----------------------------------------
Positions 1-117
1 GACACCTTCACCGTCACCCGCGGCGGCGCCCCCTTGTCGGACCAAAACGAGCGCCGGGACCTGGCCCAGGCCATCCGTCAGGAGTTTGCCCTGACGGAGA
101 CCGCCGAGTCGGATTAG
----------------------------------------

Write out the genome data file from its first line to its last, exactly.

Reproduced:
Positions 1-117
1 GACACCTTCACCGTCACCCGCGGCGGCGCCCCCTTGTCGGACCAAAACGAGCGCCGGGACCTGGCCCAGGCCATCCGTCAGGAGTTTGCCCTGACGGAGA
101 CCGCCGAGTCGGATTAG